One day a 31-year-old woman who had recently been hospitalized and subsequently diagnosed with type 1 diabetes came into our diabetes clinic for education. She had been discharged from the hospital less than a week prior to coming to our clinic. She was frustrated when she arrived, as her blood sugars had become increasingly elevated after leaving the hospital. She had called her primary care physician and he instructed her to increase her dose of long-acting insulin. Still, her blood sugars had not improved.
During our office visit, she told me that her abdomen felt a little wet after each injection. I asked her to demonstrate how she injected her insulin. She took her insulin pen from her purse, put on a fresh pen needle, took off the outer cap and neglected to take the inner cover off the needle. She then proceeded to dial up a few units of insulin and attempted an injection. It soon became evident why her blood sugars had escalated. During her hospital stay, the nurses taught her to inject insulin using hospital issued, autoshield pen needles. These pen needles have a protective cover that does not expose the needle. I soon understood why she did not realize that the inner cover was a barrier between her pen needle and her medication. This patient was not shown what a standard pen needle looked like or how to use one. When I instructed and demonstrated how to properly use an insulin pen, she burst into tears. She was upset that she had lost ground, that she had not been feeling well, and had wasted so much insulin!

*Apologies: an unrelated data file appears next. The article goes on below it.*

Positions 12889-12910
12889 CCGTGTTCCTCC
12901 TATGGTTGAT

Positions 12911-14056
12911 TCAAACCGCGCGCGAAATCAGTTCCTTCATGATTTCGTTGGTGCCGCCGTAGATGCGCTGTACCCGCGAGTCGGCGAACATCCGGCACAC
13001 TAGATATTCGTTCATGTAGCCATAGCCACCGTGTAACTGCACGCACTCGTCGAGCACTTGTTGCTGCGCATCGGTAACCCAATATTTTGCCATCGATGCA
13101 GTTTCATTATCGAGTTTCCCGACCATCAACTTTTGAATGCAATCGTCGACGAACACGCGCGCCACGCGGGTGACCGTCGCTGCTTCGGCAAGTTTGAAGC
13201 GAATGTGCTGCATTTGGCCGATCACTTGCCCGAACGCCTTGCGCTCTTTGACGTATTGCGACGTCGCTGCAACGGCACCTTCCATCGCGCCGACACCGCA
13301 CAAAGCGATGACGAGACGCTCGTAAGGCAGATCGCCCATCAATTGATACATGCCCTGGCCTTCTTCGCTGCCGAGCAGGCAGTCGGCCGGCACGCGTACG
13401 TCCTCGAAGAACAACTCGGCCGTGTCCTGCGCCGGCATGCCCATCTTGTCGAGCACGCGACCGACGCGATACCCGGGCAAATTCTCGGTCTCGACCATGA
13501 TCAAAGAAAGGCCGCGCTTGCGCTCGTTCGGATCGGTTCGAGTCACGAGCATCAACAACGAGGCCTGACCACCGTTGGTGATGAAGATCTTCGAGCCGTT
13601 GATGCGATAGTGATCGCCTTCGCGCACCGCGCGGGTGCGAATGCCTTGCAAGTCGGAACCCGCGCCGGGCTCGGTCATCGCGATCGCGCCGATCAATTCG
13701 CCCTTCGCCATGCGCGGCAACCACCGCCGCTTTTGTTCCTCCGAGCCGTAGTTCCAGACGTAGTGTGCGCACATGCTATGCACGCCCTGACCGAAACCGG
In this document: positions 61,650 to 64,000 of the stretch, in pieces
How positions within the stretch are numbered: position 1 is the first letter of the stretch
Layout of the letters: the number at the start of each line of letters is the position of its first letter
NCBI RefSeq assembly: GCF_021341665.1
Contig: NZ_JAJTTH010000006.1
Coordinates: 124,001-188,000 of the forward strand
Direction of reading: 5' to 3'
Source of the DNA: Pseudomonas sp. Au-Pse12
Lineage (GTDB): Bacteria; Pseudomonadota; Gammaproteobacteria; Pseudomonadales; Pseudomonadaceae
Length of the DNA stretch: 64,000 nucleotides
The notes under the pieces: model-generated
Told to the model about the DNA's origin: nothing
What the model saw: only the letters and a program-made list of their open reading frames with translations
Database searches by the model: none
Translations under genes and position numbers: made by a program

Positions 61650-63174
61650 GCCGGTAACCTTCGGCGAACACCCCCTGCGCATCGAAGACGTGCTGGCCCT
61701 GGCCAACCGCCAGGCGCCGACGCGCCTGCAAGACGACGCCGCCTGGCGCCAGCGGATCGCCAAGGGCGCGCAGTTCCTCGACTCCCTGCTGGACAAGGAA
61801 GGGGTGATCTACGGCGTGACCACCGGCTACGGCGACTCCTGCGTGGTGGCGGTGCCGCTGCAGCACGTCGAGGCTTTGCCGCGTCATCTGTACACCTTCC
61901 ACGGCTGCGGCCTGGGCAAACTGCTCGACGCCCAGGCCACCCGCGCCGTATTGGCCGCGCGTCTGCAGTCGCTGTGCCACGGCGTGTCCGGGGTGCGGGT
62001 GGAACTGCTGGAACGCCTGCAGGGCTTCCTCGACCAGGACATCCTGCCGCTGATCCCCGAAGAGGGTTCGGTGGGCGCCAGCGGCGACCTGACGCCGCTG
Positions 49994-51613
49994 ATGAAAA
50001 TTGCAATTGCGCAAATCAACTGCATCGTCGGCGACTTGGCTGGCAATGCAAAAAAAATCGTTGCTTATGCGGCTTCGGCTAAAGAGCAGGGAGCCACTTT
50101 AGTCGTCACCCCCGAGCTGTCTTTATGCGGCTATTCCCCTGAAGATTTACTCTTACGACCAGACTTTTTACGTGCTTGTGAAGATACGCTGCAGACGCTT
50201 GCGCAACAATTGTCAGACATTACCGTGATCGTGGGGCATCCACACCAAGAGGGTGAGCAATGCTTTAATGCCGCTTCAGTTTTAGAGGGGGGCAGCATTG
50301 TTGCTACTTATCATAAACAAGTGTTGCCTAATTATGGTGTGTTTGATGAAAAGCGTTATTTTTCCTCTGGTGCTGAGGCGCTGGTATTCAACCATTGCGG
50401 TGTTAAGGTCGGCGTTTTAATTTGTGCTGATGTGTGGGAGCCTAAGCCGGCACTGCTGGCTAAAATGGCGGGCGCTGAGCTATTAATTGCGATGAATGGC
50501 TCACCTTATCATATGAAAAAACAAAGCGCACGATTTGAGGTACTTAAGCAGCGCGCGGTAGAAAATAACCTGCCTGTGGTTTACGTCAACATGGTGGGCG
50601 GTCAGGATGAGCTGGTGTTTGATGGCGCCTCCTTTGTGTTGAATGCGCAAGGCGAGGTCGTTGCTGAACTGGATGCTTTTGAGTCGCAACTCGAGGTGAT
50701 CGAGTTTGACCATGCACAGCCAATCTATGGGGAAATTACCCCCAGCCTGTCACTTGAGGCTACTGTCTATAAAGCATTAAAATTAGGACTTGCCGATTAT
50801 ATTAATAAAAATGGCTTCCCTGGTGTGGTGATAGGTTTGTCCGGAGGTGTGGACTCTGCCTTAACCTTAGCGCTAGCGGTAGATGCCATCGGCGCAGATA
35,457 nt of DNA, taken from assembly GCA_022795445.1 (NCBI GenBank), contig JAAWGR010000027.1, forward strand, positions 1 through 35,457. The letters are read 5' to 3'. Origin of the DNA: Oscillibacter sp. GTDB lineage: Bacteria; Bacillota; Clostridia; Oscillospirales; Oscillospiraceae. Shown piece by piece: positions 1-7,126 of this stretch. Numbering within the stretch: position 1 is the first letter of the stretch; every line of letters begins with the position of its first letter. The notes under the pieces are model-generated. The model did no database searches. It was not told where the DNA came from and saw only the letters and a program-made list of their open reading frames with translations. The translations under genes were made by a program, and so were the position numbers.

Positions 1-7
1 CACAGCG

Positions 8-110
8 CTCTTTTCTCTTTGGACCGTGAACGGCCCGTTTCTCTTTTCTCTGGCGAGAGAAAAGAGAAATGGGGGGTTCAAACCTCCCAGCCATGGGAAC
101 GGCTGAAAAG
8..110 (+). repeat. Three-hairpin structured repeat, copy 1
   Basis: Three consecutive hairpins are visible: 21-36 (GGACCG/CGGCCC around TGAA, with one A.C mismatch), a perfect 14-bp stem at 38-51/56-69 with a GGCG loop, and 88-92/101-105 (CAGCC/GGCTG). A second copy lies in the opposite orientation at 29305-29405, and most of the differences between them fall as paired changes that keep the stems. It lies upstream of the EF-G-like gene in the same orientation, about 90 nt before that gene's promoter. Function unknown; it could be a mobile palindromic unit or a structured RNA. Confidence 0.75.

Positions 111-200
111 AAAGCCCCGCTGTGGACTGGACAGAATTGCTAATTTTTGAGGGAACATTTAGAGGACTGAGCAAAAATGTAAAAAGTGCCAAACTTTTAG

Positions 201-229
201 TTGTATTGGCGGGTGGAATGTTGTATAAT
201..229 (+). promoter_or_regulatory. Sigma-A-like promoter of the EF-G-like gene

- There is much to gain from asking our patients to demonstrate how they inject insulin, how they check their blood sugar, or use any diabetic equipment. It can be time well spent!
- Request a return demonstration for any new skills you teach during diabetes education.
- Contact the hospital if an occurrence such as this happens. Our hospital responded by including insulin pen/needle use in the training for newly diagnosed patients with diabetes.
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